Trust is something that's earned, not given. We trusted tech companies with our data because they promised to keep it secure. That trust was called into question after former NSA contractor Edward Snowden revealed that NSA is snooping on us with the help of same tech companies.
Today Google announced that they have accelerated their efforts towards encrypting the information that has been flowing through its data centers across the world to thwart snooping by NSA and intelligence agencies, but do can you Trust Google and Other Internet Companies now ?
"It's an arms race," Eric Grosse, Google's vice president for security engineering, tells WP. "We see these government agencies as among the most skilled players in this game."
Google officials declined to provide details on the cost of its new encryption efforts, the numbers of data centers involved, or the exact technology used.
According to the report, encrypted information would still be intercepted by the intelligence agencies and have no effect on legal requirements for any tech company to furnish data when demanded. Bruce Schneier, a security expert said that the U.S. Government had betrayed the Internet. "We can no longer trust them to be ethical Internet stewards. This is not the Internet the world needs, or the Internet its creators envisioned. We need to take it back."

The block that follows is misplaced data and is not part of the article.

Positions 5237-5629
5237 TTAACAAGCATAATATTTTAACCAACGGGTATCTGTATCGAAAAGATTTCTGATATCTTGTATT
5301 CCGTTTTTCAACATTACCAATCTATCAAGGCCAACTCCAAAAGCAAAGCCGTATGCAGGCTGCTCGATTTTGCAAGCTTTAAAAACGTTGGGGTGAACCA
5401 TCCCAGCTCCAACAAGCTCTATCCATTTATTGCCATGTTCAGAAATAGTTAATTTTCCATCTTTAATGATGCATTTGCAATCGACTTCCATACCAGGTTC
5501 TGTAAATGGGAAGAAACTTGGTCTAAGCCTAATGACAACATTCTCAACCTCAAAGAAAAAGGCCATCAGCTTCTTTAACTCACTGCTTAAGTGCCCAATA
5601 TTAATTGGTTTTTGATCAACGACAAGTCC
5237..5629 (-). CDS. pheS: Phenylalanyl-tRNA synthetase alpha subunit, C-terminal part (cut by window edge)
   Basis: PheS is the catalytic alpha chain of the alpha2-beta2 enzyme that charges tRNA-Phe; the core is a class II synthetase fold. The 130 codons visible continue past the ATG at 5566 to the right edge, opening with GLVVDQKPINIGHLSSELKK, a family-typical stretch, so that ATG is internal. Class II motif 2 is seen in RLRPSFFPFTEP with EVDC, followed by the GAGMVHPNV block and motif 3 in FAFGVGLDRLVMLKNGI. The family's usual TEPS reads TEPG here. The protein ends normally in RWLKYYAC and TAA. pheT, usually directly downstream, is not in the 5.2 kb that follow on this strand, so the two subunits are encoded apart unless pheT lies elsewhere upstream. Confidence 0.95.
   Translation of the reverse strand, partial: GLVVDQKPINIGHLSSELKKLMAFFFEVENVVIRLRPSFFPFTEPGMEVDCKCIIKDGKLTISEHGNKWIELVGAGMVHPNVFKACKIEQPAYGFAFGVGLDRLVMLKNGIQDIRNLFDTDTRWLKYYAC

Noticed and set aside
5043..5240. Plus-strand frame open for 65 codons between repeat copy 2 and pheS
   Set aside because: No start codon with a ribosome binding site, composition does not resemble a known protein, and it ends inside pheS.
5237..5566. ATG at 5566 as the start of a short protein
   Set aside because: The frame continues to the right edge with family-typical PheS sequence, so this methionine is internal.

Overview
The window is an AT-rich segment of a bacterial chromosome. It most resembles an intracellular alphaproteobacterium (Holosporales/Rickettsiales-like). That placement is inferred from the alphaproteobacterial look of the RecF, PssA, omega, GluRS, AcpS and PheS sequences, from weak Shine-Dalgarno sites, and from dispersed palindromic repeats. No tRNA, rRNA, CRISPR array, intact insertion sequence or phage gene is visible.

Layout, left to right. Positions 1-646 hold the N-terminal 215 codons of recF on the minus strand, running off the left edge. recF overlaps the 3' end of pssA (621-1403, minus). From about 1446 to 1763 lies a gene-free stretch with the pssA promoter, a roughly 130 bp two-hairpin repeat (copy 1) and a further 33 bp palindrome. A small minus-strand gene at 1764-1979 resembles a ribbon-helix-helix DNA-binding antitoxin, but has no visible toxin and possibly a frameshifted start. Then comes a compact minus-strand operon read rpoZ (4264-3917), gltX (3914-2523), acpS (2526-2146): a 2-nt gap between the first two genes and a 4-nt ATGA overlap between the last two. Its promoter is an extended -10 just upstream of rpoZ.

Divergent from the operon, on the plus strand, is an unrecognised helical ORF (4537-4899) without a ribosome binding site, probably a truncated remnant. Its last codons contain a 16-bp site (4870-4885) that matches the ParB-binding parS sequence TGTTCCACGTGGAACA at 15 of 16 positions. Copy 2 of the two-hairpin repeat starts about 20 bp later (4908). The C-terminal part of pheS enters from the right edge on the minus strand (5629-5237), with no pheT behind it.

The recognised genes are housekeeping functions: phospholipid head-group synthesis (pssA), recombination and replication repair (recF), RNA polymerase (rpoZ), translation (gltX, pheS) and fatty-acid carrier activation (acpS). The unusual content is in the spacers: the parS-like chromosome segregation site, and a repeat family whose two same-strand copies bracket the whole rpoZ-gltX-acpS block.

Every other tech company allegedly working with the NSA have only denied their involvement and some have even said they have no knowledge of PRISM. However, Google is the only one to come forward with exact details on how it interacts with the NSA.
Just Yesterday, Google asked a federal judge to dismiss a lawsuit that seeks to block the Internet giant from electronically scanning the content of emails on its Gmail service to give target advertising based on words that appear in Gmail messages.
The question here is, Who do you trust? Google says they're going to use strong encryption and will never install back doors or hand over encryption keys to the NSA. Google's desire to give its customers what they want, or the NSA's ability to get what they want?